Tracing the pathways of Neotropical migratory shorebirds using stable isotopes: A pilot study

Isotopes in Environmental and Health Studies

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We evaluated the potential use of stable isotopes to establish linkages between the wintering grounds and the breeding grounds of the Pectoral Sandpiper (Calidris melanotos), the White-rumped Sandpiper (Calidris fuscicollis), the Baird's Sandpiper (Calidris bairdii), and other Neotropical migratory shorebird species (e.g., Tringa spp.). These species molt their flight feathers on the wintering grounds and hence their flight feathers carry chemical signatures that are characteristic of their winter habitat. The objective of our pilot study was to assess the feasibility of identifying the winter origin of individual birds by: (1) collecting shorebird flight feathers from several widely separated Argentine sites and analyzing these for a suite of stable isotopes; and (2) analyzing the deuterium and 18O isotope data that were available from precipitation measurement stations in Argentina. Isotopic ratios (δ13C, δ15N and δ34S) of flight feathers were significantly different among three widely separated sites in Argentina during January 2001. In terms of relative importance in separating the sites, δ34S was most important, followed by δ15N, and then δ13C. In the complete discriminant analysis, the classification function correctly predicted group membership in 85% of the cases (jackknifed classification matrix). In a stepwise analysis δ13C was dropped from the solution, and site membership was correctly predicted in 92% of cases (jackknifed matrix). Analysis of precipitation data showed that both δD and δ18O were significantly related to both latitude and longitude on a countrywide scale (p < 0.001). Other variables, month, altitude, explained little additional variation in these isotope ratios. Several issues were identified that will likely constrain the degree of accuracy one can expect in predicting the geographic origin of birds from Argentina. There was unexplained variation in isotope ratios within and among the different wing feathers from individual birds. Such variation may indicate that birds are not faithful to a local site during their winter stay in Argentina. There was significant interannual variation in the δD and δ18O of precipitation. Hence, specific locations may not have a constant signature for some isotopes. Moreover, the fractionation that occurs in wetlands due to evaporation significantly skews local δD and δ18O values, which may undermine the strong large-scale gradients seen in the precipitation data. We are continuing the research with universities in Argentina with a focus on expanding the breadth of feather collection and attempting to resolve the identified issues.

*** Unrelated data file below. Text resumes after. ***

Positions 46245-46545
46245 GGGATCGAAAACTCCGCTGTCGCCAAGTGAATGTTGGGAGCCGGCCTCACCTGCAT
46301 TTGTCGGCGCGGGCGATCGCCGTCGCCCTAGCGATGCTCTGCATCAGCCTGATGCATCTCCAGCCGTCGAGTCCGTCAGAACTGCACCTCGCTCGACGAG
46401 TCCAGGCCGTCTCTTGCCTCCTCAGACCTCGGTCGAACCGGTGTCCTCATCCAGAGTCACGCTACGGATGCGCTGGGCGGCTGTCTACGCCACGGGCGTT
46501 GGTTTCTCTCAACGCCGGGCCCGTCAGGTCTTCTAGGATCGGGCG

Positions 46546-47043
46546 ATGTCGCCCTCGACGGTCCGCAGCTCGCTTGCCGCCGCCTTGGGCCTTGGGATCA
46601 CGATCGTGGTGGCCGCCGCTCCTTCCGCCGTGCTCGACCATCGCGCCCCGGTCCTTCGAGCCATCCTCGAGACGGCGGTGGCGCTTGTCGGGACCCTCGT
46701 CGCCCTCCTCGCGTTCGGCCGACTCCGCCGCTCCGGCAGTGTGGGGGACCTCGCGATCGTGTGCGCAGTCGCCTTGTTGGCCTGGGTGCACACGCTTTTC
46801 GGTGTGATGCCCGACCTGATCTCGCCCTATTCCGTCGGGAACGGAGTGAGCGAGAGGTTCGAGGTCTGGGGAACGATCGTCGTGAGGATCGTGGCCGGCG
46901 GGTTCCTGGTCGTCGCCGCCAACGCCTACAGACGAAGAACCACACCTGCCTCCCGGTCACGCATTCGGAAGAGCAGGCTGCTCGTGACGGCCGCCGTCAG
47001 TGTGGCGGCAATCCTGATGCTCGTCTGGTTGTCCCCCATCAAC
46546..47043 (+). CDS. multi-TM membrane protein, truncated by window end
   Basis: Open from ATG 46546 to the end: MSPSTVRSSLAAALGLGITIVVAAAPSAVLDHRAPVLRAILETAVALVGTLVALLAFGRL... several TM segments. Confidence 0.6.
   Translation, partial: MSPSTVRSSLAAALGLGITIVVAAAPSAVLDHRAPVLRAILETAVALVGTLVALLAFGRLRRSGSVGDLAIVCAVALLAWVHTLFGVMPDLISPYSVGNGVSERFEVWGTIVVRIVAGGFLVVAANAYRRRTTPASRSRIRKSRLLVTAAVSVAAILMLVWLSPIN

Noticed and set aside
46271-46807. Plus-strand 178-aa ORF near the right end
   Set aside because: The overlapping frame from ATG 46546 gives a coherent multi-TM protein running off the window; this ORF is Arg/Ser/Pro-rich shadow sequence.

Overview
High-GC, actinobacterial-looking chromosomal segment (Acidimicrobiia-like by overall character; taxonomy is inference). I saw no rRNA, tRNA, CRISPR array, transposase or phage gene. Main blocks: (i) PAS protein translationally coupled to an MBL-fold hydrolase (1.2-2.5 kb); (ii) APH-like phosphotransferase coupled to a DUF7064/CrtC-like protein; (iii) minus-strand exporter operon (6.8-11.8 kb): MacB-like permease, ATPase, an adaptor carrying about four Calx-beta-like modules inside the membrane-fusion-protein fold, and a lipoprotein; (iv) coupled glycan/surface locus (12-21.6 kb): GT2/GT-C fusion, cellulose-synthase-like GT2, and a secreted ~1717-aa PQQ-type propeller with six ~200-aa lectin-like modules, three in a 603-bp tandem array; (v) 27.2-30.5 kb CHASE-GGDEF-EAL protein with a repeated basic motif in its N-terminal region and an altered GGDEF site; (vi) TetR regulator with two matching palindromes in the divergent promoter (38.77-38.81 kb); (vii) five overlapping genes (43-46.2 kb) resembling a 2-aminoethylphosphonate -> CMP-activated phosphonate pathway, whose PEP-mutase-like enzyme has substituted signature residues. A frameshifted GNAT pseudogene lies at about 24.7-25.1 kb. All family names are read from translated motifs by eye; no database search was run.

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Journal Article
Tracing the pathways of Neotropical migratory shorebirds using stable isotopes: A pilot study
Series title:
Isotopes in Environmental and Health Studies
Year Published:
Taylor & Francis
Contributing office(s):
Fort Collins Science Center
9 p.
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